WASHINGTON, Aug. 29 (Xinhua) -- The secret budget for the intelligence community in the United States has gone up greatly since the terrorist attacks more than a decade ago and as a result of aggressive new efforts made to hack into foreign computer networks, the Washington Post reported Thursday citing new documents revealed by former defense contractor Edward Snowden.
Citing findings in the classified documents obtained from Snowden, the newspaper said the U.S. spy agencies have built "an intelligence-gathering colossus" since the attacks of Sept. 11, 2001, but remained unable to provide critical information to the president on a range of national security threats.
The "black budget" for the fiscal year 2013, for instance, totaled 52.6 billion U.S. dollars, about twice the estimated size of the 2001 budget and 25 percent above that of 2006.
According to a 178-page budget summary for the National Intelligence Program, the U.S. intelligence community consists of 16 spy agencies with 107,035 employees.
Spending by the Central Intelligence Agency (CIA) has grown to 14.7 billion dollars in requested funding for the year of 2013, more than any other spy agency and nearly 50 percent above that of the National Security Agency (NSA), which has been under fire at home and abroad for secret spying programs revealed by Snowden since June.
In a response to inquiries from the Washington Post, U.S. Director of National Intelligence James Clapper admitted the U.S. has made "a considerable investment in the Intelligence Community" since the terrorist attacks of Sept. 11, 2001.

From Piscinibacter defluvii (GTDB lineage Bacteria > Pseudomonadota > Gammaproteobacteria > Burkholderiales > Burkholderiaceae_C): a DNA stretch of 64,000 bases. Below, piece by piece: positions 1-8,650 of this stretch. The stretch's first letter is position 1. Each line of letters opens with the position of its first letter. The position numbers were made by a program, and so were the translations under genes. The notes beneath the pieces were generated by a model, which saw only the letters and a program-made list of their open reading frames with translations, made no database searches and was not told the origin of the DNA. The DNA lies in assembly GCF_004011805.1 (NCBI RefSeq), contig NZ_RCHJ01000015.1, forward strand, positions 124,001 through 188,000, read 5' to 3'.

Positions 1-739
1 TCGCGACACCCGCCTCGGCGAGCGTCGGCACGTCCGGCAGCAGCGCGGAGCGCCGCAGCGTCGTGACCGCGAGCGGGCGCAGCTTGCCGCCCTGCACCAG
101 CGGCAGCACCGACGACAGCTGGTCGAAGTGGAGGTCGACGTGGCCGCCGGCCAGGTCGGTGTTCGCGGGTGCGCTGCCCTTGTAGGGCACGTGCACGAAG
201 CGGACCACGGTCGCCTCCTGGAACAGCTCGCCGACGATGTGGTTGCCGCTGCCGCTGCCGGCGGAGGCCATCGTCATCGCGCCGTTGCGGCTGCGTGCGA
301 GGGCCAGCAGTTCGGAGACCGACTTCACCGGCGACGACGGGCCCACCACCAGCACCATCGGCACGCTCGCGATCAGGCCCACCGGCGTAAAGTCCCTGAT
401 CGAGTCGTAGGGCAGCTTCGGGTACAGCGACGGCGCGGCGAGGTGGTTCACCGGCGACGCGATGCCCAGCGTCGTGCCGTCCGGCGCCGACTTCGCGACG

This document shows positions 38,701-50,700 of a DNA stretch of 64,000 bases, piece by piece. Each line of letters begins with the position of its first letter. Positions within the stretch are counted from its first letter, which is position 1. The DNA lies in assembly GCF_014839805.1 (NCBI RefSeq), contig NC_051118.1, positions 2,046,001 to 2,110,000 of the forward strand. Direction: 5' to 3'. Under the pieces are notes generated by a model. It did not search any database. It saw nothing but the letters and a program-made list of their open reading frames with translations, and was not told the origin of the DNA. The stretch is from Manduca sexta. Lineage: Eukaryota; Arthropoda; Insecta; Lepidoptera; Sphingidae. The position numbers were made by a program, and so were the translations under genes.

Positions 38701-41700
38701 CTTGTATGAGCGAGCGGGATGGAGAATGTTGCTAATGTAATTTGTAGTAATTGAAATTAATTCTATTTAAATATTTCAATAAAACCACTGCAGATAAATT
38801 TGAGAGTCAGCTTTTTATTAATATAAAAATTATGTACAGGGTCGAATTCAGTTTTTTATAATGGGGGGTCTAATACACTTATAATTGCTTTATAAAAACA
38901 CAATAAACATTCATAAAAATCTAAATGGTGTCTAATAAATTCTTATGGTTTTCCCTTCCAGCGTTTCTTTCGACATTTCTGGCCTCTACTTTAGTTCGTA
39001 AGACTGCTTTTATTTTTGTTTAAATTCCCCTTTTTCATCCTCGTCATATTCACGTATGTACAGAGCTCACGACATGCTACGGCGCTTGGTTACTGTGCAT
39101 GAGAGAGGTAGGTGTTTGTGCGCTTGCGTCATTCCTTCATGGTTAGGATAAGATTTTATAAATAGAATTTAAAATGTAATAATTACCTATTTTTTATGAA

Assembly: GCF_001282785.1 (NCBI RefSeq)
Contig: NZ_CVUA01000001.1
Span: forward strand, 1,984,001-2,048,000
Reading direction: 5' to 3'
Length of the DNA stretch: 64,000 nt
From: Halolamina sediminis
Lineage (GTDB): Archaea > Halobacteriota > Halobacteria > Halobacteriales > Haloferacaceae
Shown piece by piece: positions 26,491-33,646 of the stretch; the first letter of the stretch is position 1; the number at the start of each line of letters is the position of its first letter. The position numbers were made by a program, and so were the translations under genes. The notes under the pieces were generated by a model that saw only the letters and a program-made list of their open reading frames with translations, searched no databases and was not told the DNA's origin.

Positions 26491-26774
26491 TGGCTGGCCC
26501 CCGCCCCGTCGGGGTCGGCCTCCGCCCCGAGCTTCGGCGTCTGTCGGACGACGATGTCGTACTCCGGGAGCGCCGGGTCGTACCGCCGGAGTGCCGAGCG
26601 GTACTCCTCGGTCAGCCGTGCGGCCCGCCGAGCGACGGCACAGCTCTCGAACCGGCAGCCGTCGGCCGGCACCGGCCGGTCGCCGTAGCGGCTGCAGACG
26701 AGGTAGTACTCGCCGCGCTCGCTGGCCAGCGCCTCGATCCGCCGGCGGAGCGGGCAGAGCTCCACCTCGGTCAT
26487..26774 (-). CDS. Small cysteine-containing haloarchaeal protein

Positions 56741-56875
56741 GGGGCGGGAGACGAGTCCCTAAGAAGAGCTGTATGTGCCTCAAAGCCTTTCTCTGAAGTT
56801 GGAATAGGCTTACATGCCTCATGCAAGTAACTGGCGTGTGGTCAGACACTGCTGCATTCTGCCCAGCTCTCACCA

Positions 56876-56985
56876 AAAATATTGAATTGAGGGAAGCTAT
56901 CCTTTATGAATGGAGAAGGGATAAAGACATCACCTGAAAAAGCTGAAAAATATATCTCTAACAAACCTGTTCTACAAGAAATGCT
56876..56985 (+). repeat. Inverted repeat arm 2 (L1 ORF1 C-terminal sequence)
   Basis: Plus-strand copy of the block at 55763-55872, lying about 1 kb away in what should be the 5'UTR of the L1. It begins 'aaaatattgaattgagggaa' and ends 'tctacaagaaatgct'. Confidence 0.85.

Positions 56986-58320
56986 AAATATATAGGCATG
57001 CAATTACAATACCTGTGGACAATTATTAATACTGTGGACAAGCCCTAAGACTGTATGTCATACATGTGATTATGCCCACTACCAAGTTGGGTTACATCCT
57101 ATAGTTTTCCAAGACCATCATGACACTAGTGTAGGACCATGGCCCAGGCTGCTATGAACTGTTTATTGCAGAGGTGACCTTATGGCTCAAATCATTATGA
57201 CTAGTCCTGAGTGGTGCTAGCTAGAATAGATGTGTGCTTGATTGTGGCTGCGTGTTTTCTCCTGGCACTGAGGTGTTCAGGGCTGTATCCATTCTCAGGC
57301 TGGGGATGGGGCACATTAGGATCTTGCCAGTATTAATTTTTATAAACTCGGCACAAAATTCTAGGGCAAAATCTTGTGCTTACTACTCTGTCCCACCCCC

The documents also disclosed that both the CIA and NSA have launched new "offensive cyber operations" to hack into foreign computer networks to steal information or sabotage enemy systems. Also, the NSA has planned to investigate at least 4,000 possible insider threats in 2013, and the U.S. spy agencies have worried long before Snowden's leaks about "anomalous behavior" by personnel with access to highly classified material.
U.S. spied on UN: German weekly
BERLIN, Aug. 25 (Xinhua) -- The U.S. National Security Agency (NSA) bugged the video conferencing system at the UN headquarters in New York and cracked its encryption, German weekly Der Spiegel reported Sunday.
The tapping scheme succeeded in the summer of 2012, the magazine said, citing secret documents disclosed by former U.S. intelligence contractor Edward Snowden. Full story
Obama meets lawmakers over spying programs
WASHINGTON, Aug. 1 (Xinhua) -- U.S. President Barack Obama met with a bipartisan group of lawmakers on Thursday to discuss leaked spying programs, hours after Russia granted whistle-blower Edward Snowden one-year asylum.
According to a readout released by the White House, the meeting was "constructive" and Obama vowed to continue to work closely with Congress on these matters in the weeks and months ahead. Full story
Thousands of Germans protest against U.S. spying
BERLIN, July 27 (Xinhua) -- Thousands of people braved the heatwave on Saturday and took to the streets across Germany to protest against the U.S. internet surveillance in the country.
The protestors also voiced support for fugitive whistleblower Edward Snowden who revealed that the U.S. National Security Agency (NSA) was monitoring phone calls and Internet data connections in Germany as well as spying on the headquarters of the European Union. Full story